Saturday, January 29, 2011

Tango musings: The problem of the cabeceo solved

The problem with the cabeceo is that if there is a line of girls sitting together, it's hard for them to tell who the man is looking at. My brilliant DH came up with the perfect solution. Follow these easy steps:

1. Walk down the line of ladies.

2. Place your hand on each lady's head. If you are not asking her to dance, say "duck".

3. When you get to the one you want to dance with, say, "Goose" and do the cabeceo.

This will leave no doubt in anyone's mind who you are addressing.

Seriously, though, it is an issue. When you use the cabeceo, even though you think you have a good eyelock with the person you're inviting, the girls on either side of her might think you're looking at them. If there's any doubt, extend a hand or walk closer so the wrong girl doesn't jump up to dance with you and faces embarrassment when she realizes she's wrong! Please...the followers of the world will thank you.
I have to say, I'm divided on whether I like the cabeceo or not. I think it has its uses, but there is the problem I described above. Additionally, if a girl isn't paying attention or is just too shy to stare at every man in sight, she might miss out on some good dances. On the other hand, it's a good way to avoid being asked to dance by someone you don't want to dance with, because you can just studiously not look at them. For people who insist that it's the only way to invite someone to dance because it's traditional...well, I think that's a little silly. If it works for you and the situation, use it. But if you prefer to just say, "Hey, wanna dance?" I say go for it.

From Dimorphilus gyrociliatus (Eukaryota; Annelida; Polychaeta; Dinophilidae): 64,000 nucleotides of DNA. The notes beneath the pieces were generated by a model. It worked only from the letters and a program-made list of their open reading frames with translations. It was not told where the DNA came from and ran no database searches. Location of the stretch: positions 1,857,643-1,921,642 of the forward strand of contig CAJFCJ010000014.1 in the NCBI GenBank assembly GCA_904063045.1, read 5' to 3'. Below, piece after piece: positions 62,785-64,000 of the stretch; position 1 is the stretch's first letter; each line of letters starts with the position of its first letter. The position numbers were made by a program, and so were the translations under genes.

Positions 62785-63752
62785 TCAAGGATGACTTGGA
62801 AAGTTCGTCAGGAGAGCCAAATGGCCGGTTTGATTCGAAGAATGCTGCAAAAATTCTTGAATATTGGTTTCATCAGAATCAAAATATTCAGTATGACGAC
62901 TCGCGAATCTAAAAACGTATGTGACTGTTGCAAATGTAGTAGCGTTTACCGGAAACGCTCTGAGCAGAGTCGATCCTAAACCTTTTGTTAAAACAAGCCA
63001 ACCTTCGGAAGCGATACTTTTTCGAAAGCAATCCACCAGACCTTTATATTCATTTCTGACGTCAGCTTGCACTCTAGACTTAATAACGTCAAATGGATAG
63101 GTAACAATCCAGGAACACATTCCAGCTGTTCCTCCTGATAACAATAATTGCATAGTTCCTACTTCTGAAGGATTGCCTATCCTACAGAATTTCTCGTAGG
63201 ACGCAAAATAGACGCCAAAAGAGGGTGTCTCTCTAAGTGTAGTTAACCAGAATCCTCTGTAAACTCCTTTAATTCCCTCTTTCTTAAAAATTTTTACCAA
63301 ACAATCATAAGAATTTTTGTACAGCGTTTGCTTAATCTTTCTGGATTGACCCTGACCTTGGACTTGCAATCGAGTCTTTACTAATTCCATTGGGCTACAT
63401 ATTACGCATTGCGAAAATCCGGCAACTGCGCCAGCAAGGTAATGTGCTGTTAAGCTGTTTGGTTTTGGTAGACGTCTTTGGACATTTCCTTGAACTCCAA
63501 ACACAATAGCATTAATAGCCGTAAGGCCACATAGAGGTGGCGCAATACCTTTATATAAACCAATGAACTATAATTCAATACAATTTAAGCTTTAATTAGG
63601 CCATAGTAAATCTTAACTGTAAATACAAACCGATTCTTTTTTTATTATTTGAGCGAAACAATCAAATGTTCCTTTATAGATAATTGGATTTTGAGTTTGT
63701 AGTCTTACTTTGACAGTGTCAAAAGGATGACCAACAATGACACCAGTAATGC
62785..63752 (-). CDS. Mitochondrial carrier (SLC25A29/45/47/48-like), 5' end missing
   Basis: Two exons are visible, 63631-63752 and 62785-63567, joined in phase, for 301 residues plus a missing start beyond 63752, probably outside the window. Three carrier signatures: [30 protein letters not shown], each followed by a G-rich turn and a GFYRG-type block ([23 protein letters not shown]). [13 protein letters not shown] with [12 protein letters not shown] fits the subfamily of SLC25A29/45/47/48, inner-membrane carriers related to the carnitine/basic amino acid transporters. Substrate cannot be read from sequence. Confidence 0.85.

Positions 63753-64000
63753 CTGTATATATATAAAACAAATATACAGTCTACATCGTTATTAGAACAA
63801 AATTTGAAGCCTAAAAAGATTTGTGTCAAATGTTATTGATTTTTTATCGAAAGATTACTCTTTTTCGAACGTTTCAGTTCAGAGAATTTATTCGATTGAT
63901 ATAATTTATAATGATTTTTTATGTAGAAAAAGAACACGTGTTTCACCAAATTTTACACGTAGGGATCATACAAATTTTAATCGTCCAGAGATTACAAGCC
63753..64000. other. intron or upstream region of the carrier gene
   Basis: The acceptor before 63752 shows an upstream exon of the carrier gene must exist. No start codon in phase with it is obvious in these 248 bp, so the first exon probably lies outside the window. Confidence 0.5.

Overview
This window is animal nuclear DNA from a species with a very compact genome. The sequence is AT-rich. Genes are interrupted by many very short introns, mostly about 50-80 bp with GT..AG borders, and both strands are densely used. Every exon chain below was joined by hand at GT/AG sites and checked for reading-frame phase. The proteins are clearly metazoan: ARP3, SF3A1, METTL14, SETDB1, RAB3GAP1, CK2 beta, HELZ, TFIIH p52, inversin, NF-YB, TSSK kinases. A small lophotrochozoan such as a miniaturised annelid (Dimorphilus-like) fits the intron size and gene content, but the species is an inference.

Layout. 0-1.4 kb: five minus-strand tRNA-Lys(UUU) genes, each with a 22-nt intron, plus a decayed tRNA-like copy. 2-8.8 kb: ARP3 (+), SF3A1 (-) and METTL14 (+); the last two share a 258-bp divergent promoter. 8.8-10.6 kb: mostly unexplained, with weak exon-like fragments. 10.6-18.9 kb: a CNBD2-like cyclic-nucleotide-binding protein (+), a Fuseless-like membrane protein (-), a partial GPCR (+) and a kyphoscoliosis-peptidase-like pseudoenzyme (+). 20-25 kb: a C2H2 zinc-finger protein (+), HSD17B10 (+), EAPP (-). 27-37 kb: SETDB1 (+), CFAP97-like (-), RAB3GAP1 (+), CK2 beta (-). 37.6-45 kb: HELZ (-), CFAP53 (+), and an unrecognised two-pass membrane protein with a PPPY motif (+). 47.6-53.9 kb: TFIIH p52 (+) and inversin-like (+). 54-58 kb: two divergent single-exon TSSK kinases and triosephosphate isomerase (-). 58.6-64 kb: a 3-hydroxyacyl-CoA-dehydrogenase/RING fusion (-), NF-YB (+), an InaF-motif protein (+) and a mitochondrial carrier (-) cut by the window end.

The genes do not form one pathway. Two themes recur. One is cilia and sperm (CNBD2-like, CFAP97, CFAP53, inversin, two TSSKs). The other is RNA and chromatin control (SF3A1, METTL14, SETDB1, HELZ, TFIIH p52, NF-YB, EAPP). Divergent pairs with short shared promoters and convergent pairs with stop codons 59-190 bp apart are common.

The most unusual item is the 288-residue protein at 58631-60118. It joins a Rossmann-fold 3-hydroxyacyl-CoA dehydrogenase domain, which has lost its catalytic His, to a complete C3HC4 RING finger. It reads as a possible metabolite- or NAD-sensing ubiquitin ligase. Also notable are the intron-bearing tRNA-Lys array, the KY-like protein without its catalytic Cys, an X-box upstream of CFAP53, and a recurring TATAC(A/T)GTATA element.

Of course, I've only been dancing Tango for two months, so you can pshaw if you like, but in 15 years of ballroom and swing dancing where most people just ask, I just don't see why some people are so rabid about using cabeceo. Some people in those circles use it without knowing it has a name or tradition. Perhaps in Argentina it's a vital part of the way men and women relate to each other in all situations, but America is different.

Plus, I'm at the point where if I decide to be brave and ask a man to dance, unless he's a friend I feel very awkward using the cabeceo. It implies a level of, "surely, you want to dance with me, and now I am allowing you to." This is not something I can comfortably do with men I dance with often, but I can't bring myself to do it with a stranger or someone better than me.

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